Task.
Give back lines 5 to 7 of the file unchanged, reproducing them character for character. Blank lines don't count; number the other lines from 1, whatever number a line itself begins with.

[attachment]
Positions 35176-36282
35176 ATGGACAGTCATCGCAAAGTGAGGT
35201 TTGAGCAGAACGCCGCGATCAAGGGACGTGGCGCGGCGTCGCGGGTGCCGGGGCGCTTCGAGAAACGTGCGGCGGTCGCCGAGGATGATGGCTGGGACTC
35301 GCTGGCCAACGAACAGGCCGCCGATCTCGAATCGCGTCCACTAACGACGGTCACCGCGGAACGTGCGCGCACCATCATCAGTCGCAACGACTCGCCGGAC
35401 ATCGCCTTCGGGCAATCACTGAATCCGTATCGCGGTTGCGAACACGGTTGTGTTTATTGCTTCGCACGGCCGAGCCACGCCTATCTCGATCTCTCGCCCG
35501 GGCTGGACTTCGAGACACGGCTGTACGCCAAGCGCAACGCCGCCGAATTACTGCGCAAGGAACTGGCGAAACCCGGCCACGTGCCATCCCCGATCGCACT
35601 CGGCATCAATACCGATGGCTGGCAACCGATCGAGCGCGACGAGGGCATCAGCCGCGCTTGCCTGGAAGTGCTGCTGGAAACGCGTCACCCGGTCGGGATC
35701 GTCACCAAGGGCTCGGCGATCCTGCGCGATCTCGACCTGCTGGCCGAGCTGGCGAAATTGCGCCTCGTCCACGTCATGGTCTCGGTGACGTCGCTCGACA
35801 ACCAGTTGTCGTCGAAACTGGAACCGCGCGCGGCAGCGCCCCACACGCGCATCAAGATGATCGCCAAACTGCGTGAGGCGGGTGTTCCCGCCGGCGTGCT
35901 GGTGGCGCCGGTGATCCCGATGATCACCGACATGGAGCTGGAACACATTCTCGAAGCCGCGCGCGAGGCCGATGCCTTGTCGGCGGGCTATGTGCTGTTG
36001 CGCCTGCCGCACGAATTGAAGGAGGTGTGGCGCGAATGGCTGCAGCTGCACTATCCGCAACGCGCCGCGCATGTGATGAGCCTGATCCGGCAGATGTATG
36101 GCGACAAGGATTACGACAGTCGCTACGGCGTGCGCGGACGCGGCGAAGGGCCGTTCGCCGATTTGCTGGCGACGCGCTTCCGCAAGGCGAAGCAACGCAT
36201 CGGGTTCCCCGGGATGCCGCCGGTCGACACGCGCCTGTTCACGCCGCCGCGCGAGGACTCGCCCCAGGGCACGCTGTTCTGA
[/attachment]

35401 ATCGCCTTCGGGCAATCACTGAATCCGTATCGCGGTTGCGAACACGGTTGTGTTTATTGCTTCGCACGGCCGAGCCACGCCTATCTCGATCTCTCGCCCG
35501 GGCTGGACTTCGAGACACGGCTGTACGCCAAGCGCAACGCCGCCGAATTACTGCGCAAGGAACTGGCGAAACCCGGCCACGTGCCATCCCCGATCGCACT
35601 CGGCATCAATACCGATGGCTGGCAACCGATCGAGCGCGACGAGGGCATCAGCCGCGCTTGCCTGGAAGTGCTGCTGGAAACGCGTCACCCGGTCGGGATC